When you load the game, you then parse the input information. Based on the character contents of the string, you can equip yourself without storing huge numbers of variables.

do you know a way that i could just do it variable by variable like if i was just going to save just one variable at a time?and then load it couldyou do like a whole example of like saving just a "money" variable?

It's called a struct or class. But if you don't mind me saying, your implementation, while straightforward, isn't very efficient.

You're going to have to write this stuff as structures, then have it saved in binary, using ofstream and write. It's got its appeals...

Here's a quick example:

#include<iostream>
#include<fstream>
#include<cstring>
using namespace std;

struct example{
char name[40];
int potions;
};

int main()
{  
  struct example hero; //declares instance of struct type 'example' called 'hero'.
  strcpy(hero.name, "Leroy Jheeenkins");
  hero.potions = 5;


//write data

  ofstream save_1("savefile", ios::out|ios::binary);
  if(!savefile) //Couldn't open save file.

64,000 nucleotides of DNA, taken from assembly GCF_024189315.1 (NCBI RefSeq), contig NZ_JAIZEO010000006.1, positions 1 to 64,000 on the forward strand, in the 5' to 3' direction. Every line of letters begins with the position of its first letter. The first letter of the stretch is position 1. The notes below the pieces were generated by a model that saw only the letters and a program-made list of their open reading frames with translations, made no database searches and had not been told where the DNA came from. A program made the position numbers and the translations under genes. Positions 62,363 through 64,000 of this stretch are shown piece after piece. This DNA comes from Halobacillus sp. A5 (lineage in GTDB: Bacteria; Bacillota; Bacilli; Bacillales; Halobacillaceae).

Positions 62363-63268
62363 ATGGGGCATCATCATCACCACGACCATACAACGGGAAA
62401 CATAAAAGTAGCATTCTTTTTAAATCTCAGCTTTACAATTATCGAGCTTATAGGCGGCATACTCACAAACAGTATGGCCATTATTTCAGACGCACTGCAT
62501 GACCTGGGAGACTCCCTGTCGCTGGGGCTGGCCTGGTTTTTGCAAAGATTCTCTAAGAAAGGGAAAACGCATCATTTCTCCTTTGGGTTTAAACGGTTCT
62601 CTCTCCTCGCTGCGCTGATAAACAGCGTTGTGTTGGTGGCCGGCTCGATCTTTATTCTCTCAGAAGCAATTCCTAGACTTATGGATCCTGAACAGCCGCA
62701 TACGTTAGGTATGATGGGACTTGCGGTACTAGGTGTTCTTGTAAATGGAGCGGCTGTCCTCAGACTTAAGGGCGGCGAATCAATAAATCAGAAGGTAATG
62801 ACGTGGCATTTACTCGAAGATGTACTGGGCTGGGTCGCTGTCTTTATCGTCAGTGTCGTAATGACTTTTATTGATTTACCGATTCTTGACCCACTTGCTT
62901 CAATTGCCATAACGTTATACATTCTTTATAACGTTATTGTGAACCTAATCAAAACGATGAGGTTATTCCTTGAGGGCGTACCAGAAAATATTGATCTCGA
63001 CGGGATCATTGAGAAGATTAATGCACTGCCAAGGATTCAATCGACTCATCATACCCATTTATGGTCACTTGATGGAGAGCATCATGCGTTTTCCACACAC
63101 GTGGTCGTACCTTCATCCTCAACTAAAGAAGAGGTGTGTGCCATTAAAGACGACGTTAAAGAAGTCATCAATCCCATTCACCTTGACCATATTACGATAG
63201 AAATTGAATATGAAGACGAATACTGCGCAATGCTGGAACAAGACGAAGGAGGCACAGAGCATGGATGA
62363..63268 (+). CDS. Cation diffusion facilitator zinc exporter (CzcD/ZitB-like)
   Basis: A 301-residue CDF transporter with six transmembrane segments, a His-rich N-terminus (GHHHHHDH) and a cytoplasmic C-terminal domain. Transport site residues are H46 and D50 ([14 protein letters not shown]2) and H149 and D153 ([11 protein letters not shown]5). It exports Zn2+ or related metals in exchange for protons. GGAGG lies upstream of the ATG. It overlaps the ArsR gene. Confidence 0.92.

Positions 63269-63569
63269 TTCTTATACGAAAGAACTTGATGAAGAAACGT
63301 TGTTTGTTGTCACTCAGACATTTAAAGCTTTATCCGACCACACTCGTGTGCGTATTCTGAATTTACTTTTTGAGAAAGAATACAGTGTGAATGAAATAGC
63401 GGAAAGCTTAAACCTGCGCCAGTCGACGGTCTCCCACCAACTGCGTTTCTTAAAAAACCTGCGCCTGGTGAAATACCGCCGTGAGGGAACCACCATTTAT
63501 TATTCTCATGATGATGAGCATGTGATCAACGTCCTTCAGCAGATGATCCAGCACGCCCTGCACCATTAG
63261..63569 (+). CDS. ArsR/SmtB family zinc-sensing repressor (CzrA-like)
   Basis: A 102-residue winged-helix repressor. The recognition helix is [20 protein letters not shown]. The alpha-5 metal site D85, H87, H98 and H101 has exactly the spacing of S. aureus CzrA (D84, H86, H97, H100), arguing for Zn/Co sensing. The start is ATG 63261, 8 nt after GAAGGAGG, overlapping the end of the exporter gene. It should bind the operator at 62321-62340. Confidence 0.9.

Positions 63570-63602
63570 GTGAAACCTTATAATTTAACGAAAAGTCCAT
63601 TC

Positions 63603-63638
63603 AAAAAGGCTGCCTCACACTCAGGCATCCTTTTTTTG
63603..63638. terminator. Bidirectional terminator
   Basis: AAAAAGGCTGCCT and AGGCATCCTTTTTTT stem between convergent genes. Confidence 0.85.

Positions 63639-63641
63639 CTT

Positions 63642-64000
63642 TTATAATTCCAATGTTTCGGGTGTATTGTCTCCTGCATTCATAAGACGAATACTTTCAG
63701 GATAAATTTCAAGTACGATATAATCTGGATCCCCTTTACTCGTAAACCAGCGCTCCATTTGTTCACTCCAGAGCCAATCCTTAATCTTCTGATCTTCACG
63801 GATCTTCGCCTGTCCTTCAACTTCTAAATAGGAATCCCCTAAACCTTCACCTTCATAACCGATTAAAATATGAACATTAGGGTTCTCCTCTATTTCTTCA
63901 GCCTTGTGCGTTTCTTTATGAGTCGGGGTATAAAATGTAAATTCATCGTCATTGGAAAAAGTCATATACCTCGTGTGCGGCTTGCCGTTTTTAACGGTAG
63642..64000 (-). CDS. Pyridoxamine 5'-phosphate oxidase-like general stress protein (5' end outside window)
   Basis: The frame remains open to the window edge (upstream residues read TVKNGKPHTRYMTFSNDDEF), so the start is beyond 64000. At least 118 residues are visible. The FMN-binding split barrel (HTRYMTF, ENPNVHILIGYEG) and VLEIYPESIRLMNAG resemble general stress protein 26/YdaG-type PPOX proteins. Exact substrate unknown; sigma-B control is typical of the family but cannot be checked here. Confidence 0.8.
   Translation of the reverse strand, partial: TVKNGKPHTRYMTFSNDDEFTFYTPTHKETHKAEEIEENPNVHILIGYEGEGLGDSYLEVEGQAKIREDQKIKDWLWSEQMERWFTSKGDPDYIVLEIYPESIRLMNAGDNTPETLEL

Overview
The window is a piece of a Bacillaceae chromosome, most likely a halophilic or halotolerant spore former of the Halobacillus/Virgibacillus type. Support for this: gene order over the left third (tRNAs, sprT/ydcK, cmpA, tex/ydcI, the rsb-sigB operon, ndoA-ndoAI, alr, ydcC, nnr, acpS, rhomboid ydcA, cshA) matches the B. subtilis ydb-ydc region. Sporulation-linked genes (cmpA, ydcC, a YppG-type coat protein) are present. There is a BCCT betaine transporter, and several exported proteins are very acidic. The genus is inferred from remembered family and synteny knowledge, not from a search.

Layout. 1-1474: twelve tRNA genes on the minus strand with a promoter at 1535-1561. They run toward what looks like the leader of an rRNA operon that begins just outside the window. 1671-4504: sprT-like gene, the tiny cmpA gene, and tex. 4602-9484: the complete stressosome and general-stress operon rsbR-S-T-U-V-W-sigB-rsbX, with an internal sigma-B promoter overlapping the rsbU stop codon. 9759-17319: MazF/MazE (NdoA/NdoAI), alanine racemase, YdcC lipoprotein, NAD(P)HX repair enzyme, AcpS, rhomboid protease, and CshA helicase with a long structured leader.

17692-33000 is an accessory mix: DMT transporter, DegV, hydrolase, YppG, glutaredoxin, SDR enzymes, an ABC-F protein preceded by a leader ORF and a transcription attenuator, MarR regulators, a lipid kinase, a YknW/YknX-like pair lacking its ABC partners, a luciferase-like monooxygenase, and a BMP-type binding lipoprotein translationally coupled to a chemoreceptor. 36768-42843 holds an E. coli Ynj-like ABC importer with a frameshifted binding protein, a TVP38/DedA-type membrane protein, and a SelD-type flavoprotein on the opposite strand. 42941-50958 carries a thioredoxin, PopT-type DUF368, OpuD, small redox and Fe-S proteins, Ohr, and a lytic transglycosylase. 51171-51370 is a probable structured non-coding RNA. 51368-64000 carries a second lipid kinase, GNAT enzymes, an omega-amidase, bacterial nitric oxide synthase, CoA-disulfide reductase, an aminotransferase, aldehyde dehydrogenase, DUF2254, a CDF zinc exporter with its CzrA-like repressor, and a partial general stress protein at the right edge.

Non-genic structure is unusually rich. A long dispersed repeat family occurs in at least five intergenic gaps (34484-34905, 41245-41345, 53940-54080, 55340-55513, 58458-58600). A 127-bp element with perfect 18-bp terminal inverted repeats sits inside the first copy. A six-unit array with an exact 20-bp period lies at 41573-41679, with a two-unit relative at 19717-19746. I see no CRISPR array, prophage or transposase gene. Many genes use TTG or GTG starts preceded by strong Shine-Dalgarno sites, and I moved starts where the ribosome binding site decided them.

{
     cout<< "Save failed."<<endl;
     return 1;
  }
  save_1.write((char *) &hero, sizeof(struct example)); //writes entire struct to file.
  save_1.close(); //closes file stream
  return 1;
}

do you know a way that i could just do it variable by variable like if i was just going to save just one variable at a time?and then load it couldyou do like a whole example of like saving just a "money" variable?

See my last post for an edit. To get the info out of the file, you have to use ifstream and read.

ifstream load_1("savefile", ios::in | ios::binary);
if(!load_1)
{
cout<< "Cannot load file"<<endl;

return 1;
}
load_1.read((char *) &hero, sizeof(struct example)); //loads the saved struct.
cout<<hero.name<<endl;
cout<<"Number of potions: " << hero.potions<<endl;
load_1.close(); 
return 0;
}

Edit: This lets you use the hero struct and all its information until the program exits.

That's really the best way to do it simply, but I still think your method is rather awkward and uses a lot of resources it doesn't have to.

The struct has to contain the values of the variables you are interested in. The file should be binary, which would likely make it unreadable to you. But if you load the file, you should be able to access the information from the struct as you saved it.

This is why I reccomend you use a more condensed version of storing information. Your program needs to know that a 'd' in the mace slot stands for 'diamond mace', but the save file doesn't. It just wastes space and time to write out 'diamond mace' in the file.

The two examples I gave should be able to work together to save, then load information. You just need to take out the return 0 from the saving example before you put the code together.